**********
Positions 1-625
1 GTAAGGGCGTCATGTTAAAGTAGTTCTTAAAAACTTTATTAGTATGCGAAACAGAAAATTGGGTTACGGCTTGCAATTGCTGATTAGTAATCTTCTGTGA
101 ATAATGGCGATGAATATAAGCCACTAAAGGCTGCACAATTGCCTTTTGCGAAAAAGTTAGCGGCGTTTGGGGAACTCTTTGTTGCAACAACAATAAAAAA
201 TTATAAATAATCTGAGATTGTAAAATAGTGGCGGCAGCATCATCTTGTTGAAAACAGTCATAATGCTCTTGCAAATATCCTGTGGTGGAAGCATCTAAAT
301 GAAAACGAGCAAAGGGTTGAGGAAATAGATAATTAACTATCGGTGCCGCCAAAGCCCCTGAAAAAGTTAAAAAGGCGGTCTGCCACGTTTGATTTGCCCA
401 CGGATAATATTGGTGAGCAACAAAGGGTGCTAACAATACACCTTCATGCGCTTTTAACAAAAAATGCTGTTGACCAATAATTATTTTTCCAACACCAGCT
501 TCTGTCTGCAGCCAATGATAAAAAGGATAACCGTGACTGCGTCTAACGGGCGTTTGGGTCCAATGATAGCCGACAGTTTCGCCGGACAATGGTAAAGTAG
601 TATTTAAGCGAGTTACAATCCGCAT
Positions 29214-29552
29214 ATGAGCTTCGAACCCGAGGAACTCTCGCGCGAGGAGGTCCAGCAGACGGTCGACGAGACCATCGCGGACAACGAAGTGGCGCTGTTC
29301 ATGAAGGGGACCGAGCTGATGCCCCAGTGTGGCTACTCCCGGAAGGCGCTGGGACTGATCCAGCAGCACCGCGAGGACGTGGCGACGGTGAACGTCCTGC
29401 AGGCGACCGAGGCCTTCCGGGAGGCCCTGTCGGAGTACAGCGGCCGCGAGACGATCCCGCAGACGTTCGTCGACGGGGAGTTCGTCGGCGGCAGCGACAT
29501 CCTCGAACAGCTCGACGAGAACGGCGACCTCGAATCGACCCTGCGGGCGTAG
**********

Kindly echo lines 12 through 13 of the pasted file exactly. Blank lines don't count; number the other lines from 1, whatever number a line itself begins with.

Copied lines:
29401 AGGCGACCGAGGCCTTCCGGGAGGCCCTGTCGGAGTACAGCGGCCGCGAGACGATCCCGCAGACGTTCGTCGACGGGGAGTTCGTCGGCGGCAGCGACAT
29501 CCTCGAACAGCTCGACGAGAACGGCGACCTCGAATCGACCCTGCGGGCGTAG